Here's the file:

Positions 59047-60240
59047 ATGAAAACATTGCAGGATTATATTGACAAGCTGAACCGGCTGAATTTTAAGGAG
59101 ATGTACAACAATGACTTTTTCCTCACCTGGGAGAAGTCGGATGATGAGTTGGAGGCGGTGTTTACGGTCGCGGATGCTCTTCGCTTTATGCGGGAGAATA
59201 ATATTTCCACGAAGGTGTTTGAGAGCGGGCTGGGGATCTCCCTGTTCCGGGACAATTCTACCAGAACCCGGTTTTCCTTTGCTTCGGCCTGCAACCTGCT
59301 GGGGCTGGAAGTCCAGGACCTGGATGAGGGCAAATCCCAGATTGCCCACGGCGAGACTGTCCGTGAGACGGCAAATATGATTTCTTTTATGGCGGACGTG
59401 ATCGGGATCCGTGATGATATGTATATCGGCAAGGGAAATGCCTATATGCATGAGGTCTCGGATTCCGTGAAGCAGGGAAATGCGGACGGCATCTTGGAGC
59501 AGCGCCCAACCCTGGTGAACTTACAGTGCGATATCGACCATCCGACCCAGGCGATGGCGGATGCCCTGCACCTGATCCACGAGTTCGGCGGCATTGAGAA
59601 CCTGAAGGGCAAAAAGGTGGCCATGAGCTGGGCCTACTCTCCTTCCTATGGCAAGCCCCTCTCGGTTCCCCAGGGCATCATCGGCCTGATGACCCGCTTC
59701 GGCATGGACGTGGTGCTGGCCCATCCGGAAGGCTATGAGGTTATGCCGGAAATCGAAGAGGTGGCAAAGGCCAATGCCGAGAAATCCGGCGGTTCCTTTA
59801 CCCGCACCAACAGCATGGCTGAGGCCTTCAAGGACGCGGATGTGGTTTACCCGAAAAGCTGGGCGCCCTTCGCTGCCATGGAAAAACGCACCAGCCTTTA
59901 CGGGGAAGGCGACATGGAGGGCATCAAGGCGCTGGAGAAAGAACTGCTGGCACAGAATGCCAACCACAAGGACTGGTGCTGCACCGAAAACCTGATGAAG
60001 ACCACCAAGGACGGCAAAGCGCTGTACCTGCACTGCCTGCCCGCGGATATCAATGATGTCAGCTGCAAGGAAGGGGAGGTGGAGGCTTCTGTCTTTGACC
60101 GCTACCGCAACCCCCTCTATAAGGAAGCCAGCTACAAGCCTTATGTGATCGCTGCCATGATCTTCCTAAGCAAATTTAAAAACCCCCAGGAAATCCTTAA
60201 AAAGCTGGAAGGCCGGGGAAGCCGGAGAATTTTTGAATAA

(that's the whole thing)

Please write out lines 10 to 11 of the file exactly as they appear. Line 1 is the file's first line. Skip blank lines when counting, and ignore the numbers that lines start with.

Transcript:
59801 CCCGCACCAACAGCATGGCTGAGGCCTTCAAGGACGCGGATGTGGTTTACCCGAAAAGCTGGGCGCCCTTCGCTGCCATGGAAAAACGCACCAGCCTTTA
59901 CGGGGAAGGCGACATGGAGGGCATCAAGGCGCTGGAGAAAGAACTGCTGGCACAGAATGCCAACCACAAGGACTGGTGCTGCACCGAAAACCTGATGAAG